THE TRANSCENDENTALISTS AND THEIR WORLD
By Robert A. Gross
The “great man” theory of history has been deeply out of fashion for some time, but Robert A. Gross’s “The Transcendentalists and Their World” might inspire one to defend it, at least on readerly grounds. In the 1970s, Gross was a young member of the “new social history” movement, studying and recapturing the past through the lives of everyday people, most of whom had been previously neglected in our popular narratives. This requires combing through personal and municipal documents — diaries, letters, tax records — to recreate times and places on a more granular level. The pioneering idea, now a common practice, was to replace (or at least balance) the great man theory with the “thousand little men and women” theory.
Gross has spent a good part of his estimable career as an author and academic studying Concord, Mass., a town (during the time of which he writes) with about 2,000 residents that had far more than its proportional share of historical import. Gross’s first book, “The Minutemen and Their World,” appeared in 1976 and won the prestigious Bancroft Prize for American history. It told the story of the town leading up to the shots fired at the North Bridge on April 19, 1775, which sparked the American Revolution. He has written and edited scholarly things since, but “The Transcendentalists and Their World,” 45 years later, is very much a long-gestating follow-up.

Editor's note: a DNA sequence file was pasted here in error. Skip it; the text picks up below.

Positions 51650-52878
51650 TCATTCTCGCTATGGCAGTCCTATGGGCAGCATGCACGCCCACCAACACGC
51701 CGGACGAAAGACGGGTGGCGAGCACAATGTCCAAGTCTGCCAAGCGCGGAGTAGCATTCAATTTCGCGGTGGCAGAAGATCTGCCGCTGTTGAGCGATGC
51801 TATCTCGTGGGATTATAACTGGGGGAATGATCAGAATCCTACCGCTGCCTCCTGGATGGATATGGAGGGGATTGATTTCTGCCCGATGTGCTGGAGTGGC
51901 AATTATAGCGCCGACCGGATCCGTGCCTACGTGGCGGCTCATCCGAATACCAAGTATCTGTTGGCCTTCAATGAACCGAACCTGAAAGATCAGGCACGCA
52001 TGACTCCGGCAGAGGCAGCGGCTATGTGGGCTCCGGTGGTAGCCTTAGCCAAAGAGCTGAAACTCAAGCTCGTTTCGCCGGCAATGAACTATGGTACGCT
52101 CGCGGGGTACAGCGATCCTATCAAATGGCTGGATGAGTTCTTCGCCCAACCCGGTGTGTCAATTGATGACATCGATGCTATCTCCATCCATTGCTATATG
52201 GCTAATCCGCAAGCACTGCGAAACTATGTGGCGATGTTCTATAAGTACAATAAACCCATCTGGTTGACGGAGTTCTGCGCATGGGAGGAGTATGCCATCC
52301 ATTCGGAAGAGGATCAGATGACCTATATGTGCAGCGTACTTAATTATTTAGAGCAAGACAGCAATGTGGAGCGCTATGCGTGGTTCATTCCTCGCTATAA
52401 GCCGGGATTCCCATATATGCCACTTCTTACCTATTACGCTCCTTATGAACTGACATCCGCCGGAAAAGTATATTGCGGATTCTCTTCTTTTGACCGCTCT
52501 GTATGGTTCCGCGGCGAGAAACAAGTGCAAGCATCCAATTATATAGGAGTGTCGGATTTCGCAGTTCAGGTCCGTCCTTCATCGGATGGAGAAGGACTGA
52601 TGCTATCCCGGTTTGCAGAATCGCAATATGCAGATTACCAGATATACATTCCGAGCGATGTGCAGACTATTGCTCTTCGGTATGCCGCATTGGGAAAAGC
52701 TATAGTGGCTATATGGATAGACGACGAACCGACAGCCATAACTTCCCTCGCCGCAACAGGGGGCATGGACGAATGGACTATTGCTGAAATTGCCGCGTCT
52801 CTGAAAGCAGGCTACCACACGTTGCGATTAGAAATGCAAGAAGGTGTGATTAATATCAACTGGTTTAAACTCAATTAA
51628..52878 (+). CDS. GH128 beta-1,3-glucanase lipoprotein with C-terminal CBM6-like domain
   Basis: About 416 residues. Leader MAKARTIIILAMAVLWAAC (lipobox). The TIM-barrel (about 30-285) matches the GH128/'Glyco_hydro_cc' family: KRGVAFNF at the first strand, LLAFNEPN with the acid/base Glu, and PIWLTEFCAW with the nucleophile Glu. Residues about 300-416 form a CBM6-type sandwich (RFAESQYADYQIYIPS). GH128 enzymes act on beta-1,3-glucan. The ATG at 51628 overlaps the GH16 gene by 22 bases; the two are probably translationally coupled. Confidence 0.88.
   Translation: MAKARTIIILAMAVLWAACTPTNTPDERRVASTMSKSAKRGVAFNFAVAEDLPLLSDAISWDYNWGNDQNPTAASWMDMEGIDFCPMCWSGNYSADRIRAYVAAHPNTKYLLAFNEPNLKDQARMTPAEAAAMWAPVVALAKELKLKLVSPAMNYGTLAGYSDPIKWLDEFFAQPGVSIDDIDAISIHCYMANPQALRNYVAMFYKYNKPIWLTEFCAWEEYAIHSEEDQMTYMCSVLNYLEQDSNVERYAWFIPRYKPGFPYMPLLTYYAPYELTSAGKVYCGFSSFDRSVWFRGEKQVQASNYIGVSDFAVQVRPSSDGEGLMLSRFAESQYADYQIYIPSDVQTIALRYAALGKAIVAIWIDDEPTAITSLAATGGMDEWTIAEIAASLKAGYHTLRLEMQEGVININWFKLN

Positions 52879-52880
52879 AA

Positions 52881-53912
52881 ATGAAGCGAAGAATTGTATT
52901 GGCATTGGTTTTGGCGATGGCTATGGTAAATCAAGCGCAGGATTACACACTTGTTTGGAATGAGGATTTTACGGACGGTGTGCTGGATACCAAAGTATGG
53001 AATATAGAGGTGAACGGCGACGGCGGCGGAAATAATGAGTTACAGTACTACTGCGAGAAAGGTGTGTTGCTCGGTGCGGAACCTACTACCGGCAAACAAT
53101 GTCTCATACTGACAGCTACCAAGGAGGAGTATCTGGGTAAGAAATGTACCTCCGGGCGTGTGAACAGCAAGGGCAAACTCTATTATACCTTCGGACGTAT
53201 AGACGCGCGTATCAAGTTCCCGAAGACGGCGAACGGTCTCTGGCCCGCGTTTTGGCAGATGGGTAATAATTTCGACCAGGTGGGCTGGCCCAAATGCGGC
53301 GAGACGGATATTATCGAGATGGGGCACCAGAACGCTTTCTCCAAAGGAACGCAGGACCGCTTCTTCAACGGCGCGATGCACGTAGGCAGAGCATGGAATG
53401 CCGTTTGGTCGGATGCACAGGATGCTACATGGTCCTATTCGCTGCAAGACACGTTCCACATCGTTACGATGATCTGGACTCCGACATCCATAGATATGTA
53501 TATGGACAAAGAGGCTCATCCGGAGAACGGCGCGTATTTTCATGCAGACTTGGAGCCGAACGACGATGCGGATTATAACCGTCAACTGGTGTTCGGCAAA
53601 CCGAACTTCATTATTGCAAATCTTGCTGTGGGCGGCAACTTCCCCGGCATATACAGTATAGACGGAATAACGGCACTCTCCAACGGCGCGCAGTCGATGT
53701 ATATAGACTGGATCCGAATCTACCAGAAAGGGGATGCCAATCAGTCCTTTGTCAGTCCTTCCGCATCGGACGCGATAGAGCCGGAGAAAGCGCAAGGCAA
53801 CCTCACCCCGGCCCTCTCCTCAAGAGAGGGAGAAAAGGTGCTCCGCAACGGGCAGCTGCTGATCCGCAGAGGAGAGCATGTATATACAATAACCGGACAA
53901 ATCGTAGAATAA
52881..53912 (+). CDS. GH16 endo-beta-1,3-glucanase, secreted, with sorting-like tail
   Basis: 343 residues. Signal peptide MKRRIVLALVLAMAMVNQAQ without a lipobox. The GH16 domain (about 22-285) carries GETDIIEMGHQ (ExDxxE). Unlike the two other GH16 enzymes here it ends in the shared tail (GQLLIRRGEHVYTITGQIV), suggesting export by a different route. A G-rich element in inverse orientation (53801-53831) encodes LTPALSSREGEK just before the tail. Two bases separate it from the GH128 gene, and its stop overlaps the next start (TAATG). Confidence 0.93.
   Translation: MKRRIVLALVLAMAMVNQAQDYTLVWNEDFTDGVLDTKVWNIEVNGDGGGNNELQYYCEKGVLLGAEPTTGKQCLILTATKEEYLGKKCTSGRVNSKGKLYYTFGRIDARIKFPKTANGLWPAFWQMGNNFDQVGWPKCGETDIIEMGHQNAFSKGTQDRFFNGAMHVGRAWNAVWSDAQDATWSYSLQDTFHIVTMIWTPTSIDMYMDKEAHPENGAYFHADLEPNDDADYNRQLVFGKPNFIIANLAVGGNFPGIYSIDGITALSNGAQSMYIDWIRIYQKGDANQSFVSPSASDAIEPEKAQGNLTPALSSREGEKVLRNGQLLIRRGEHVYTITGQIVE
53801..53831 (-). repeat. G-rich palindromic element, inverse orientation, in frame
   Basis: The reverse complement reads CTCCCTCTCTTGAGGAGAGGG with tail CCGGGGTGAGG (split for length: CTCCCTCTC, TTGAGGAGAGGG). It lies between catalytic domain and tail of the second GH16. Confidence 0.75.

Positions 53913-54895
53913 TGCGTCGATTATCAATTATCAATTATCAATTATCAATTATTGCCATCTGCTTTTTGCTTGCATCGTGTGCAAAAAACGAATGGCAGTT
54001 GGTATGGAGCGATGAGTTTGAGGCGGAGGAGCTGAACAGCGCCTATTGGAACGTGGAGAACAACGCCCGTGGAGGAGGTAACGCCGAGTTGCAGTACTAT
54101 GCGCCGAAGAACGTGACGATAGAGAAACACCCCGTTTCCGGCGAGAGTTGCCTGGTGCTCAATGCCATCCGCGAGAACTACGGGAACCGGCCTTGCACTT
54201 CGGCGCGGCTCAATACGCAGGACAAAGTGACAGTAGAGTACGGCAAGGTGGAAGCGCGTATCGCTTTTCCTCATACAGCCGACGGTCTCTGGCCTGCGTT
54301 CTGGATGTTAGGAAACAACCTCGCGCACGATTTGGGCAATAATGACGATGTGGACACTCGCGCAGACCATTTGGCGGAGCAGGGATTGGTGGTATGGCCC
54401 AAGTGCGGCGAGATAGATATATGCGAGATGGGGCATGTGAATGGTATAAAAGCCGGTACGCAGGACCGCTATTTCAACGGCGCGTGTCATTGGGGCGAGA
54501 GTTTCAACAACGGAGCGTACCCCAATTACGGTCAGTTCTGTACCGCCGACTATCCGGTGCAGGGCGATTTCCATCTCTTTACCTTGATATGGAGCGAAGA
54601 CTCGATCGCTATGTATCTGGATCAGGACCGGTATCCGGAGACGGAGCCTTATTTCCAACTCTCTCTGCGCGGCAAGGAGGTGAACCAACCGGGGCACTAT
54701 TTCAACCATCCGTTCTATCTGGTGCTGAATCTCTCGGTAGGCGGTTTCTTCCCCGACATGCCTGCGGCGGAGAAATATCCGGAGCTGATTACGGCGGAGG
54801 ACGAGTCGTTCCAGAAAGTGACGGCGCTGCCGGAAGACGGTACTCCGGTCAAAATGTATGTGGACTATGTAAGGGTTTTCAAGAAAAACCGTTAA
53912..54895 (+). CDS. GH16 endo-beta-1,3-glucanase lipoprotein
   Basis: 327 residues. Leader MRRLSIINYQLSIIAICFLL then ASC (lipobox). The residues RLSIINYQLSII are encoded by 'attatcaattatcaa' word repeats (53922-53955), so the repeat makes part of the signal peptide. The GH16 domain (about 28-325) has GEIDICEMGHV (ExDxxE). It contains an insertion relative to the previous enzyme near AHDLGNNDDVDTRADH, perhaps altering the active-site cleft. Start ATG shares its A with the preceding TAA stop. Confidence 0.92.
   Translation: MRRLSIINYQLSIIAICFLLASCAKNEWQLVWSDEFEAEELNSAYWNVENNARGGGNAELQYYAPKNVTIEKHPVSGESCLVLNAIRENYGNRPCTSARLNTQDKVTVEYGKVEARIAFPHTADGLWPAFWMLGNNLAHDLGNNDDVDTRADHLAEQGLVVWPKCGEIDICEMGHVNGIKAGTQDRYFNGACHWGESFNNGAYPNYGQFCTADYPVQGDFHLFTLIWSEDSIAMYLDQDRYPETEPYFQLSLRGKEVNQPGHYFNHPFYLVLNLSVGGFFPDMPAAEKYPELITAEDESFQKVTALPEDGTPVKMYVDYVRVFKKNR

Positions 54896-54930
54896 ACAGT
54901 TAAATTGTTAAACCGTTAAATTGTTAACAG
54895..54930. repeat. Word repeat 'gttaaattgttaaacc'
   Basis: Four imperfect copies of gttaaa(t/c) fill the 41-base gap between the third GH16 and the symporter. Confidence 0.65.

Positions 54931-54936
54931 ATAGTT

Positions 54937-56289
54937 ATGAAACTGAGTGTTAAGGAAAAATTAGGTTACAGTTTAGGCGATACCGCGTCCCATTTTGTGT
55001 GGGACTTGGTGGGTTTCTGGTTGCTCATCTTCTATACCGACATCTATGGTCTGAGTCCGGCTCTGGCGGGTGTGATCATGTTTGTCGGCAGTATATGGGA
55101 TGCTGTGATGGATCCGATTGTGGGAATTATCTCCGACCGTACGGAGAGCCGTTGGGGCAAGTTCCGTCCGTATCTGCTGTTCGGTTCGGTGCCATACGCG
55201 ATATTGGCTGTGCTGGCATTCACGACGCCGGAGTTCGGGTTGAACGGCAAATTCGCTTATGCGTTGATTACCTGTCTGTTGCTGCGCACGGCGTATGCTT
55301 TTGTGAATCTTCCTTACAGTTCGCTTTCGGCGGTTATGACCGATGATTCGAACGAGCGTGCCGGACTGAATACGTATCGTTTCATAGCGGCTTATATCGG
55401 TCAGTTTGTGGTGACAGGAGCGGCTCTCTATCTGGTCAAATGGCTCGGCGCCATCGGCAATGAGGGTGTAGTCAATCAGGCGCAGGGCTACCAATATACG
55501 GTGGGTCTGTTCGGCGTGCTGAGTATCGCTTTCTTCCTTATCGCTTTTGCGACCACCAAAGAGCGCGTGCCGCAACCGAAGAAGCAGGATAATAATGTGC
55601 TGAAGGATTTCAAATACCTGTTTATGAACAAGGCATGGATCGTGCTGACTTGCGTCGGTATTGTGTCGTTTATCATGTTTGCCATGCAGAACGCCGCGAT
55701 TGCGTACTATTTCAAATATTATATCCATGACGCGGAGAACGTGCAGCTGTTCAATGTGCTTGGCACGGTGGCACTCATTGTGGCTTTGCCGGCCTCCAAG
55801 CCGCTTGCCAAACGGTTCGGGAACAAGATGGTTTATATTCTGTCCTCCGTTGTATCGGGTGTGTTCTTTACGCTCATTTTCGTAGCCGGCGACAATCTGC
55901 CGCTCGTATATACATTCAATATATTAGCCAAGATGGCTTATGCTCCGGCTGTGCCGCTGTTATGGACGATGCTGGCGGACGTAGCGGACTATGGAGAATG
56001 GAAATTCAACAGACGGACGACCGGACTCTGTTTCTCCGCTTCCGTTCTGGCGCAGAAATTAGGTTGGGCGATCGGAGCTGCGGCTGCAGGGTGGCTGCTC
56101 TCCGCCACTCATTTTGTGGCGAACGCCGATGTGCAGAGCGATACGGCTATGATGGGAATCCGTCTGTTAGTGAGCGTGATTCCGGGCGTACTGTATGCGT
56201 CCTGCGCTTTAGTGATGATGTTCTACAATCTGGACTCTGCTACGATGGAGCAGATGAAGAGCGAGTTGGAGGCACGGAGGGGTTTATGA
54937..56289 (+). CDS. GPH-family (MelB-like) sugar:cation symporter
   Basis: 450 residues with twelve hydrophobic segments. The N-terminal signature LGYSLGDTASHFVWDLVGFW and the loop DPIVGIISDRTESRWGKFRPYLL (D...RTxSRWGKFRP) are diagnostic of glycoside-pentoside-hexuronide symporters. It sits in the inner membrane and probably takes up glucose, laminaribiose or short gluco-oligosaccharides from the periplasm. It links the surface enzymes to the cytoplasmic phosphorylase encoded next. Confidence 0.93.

The first half of this book covers the post-Revolution changes that paved the way for the individualism preached by Emerson and Thoreau. “As Concord grew more diversified and differentiated,” Gross writes, “as inhabitants came and went with little attachment to its institutions, as new interests competed with older commitments, the bonds of community frayed still more, and the inherited ideology of interdependence underwent further strain.” Emerson would put one element of that tension succinctly: “No community or institution is so great as a single man.”
In this belief, Emerson was contradicting his step-grandfather, the Concord pastor Ezra Ripley. “In the gospel according to Ripley, the fundamental value was community,” Gross writes. “‘Who could live alone and independent?’ he asked the congregation. ‘Who but some disgusted hermit or half crazy enthusiast will say to society, I have no need of thee; I am under no obligation to my fellow-men?’”